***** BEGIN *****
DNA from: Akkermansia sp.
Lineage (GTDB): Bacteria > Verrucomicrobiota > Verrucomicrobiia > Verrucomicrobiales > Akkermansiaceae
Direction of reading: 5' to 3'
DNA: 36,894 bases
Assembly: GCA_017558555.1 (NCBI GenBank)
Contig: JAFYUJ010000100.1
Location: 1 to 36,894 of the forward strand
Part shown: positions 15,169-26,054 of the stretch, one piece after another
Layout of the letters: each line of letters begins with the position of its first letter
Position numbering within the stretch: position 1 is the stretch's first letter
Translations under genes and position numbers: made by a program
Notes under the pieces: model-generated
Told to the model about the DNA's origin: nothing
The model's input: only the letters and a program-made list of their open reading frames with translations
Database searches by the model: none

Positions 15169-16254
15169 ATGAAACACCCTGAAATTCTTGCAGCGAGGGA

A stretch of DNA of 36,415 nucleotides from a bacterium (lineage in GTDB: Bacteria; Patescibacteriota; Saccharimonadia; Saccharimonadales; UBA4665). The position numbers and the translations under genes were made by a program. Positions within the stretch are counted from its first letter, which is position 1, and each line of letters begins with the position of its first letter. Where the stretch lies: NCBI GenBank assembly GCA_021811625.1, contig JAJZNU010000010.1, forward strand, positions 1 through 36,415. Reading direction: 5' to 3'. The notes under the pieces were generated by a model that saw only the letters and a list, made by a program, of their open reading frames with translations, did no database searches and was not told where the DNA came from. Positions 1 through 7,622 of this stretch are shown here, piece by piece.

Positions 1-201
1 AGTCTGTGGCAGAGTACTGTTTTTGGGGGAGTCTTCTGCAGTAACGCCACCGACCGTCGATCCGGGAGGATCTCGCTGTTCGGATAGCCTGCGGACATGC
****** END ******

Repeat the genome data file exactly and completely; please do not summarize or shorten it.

DNA from: Akkermansia sp.
Lineage (GTDB): Bacteria > Verrucomicrobiota > Verrucomicrobiia > Verrucomicrobiales > Akkermansiaceae
Direction of reading: 5' to 3'
DNA: 36,894 bases
Assembly: GCA_017558555.1 (NCBI GenBank)
Contig: JAFYUJ010000100.1
Location: 1 to 36,894 of the forward strand
Part shown: positions 15,169-26,054 of the stretch, one piece after another
Layout of the letters: each line of letters begins with the position of its first letter
Position numbering within the stretch: position 1 is the stretch's first letter
Translations under genes and position numbers: made by a program
Notes under the pieces: model-generated
Told to the model about the DNA's origin: nothing
The model's input: only the letters and a program-made list of their open reading frames with translations
Database searches by the model: none

Positions 15169-16254
15169 ATGAAACACCCTGAAATTCTTGCAGCGAGGGA

A stretch of DNA of 36,415 nucleotides from a bacterium (lineage in GTDB: Bacteria; Patescibacteriota; Saccharimonadia; Saccharimonadales; UBA4665). The position numbers and the translations under genes were made by a program. Positions within the stretch are counted from its first letter, which is position 1, and each line of letters begins with the position of its first letter. Where the stretch lies: NCBI GenBank assembly GCA_021811625.1, contig JAJZNU010000010.1, forward strand, positions 1 through 36,415. Reading direction: 5' to 3'. The notes under the pieces were generated by a model that saw only the letters and a list, made by a program, of their open reading frames with translations, did no database searches and was not told where the DNA came from. Positions 1 through 7,622 of this stretch are shown here, piece by piece.

Positions 1-201
1 AGTCTGTGGCAGAGTACTGTTTTTGGGGGAGTCTTCTGCAGTAACGCCACCGACCGTCGATCCGGGAGGATCTCGCTGTTCGGATAGCCTGCGGACATGC